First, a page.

5 things young drivers need to know about distractions

Distractions are a bigger issue on the roads than ever, and they're especially common with young people. Many new drivers have been around smartphones and social media for nearly their entire lives, and they're very connected. It's hard to step away when behind the wheel. However, distractions can be very dangerous and are often deadly. Below are five critical things young drivers must know.

1. Teens have the highest distraction rates for any age group.

Reports indicate that 10 percent of all deadly accidents involving drivers between 15 and 19 years of age were linked to distractions. While other age groups do fall victim to distractions, no group has as many distraction-related accidents as these teen drivers.

2. Some distraction numbers have been rising.

Distracted driving has really been an issue for years, and much has been done to put an end to it, but the rates keep going up. For example, the percentage of people visibly using mobile devices behind the wheel was just 1.7 in 2013, but it jumped all the way to 2.2 percent the following year.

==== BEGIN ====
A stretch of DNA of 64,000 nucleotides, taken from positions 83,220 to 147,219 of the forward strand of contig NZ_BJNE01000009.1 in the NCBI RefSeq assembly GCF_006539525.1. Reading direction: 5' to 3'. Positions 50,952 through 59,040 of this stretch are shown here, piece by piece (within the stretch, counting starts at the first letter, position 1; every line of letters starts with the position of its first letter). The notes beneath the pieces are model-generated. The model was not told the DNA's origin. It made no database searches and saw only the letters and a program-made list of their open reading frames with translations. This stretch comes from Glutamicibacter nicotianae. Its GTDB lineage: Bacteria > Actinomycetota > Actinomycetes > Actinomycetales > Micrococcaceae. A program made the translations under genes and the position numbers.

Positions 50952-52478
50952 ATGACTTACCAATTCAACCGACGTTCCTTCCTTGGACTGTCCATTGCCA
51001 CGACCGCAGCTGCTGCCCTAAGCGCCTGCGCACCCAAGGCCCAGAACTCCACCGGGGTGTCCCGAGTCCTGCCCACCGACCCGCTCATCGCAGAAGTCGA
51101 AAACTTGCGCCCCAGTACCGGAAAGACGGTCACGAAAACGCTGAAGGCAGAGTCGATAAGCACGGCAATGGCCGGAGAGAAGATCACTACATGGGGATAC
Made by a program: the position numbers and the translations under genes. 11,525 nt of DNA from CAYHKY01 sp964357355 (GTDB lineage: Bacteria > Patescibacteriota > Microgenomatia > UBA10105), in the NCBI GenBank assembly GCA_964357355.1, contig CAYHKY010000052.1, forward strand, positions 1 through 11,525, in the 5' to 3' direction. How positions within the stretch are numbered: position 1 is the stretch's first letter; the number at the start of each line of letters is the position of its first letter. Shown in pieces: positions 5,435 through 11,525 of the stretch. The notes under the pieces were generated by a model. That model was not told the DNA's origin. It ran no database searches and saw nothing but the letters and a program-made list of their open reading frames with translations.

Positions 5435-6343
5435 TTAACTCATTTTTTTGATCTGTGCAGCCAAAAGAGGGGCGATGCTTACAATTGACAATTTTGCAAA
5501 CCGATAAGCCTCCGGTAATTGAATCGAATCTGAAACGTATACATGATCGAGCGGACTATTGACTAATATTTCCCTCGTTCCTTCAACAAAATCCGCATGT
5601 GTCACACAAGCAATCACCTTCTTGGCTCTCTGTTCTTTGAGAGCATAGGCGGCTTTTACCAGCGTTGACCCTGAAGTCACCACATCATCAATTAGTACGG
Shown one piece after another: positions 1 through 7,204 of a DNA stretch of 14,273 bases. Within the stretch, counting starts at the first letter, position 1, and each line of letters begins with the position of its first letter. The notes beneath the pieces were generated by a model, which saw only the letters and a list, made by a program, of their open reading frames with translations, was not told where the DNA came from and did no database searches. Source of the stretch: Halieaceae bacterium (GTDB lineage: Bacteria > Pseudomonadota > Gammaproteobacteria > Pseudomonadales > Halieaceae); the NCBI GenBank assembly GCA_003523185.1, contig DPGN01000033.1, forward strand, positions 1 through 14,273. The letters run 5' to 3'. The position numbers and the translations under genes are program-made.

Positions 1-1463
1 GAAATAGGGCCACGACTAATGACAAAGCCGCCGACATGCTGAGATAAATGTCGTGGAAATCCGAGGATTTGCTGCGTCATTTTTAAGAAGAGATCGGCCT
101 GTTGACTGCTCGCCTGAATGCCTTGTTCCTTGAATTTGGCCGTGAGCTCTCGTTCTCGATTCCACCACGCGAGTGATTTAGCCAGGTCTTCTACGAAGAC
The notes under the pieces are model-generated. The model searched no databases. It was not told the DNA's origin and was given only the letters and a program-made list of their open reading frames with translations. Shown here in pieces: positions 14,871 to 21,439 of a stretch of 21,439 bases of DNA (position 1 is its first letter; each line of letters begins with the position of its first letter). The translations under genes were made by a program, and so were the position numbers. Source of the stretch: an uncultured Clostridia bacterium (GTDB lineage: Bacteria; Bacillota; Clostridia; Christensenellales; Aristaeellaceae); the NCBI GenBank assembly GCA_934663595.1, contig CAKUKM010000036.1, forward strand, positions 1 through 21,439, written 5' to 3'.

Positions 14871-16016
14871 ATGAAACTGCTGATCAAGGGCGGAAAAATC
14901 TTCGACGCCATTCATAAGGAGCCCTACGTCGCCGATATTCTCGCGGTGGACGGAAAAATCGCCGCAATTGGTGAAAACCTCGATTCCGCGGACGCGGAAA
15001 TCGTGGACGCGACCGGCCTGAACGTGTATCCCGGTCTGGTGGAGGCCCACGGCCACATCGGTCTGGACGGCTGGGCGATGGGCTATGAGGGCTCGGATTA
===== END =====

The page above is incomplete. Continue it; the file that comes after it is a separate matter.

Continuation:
3. 660,000 people are using mobile devices while driving.

That's not a daily, weekly, or monthly number. The government reports that is the number of distracted American drivers at almost any given time.

4. Distracted drivers look down for about 5 seconds.

Of course, every incident is different, but the average amount of time people take their eyes from the road when they're distracted is five seconds. It may not sound like much, but you could drive more than 100 yards - the length of a football field - essentially blind.

5. Distractions go beyond texting.

Texting is the top mobile device distraction. However, serious distractions also include going on social media sites, using maps and GPS systems, playing music, watching videos and more. Anything you do with a cellphone is a potential distraction that can lead to a crash.

People often assume that they can deal with distractions easily. They hear the numbers, but they think it won't happen to them. They'll just change the song on the phone really quickly, or read a text message but not respond, or just text at stop lights. They rationalize it and try to drive with distractions, and it eventually leads to accidents.

The statistics show that this problem isn't going away. Some of the numbers above, like the amount of distracted drivers at any given time, have held steady for more than half a decade. Those who are hit by distracted drivers and injured need to know what rights they have to seek compensation after their right to a safe traveling experience have been violated.

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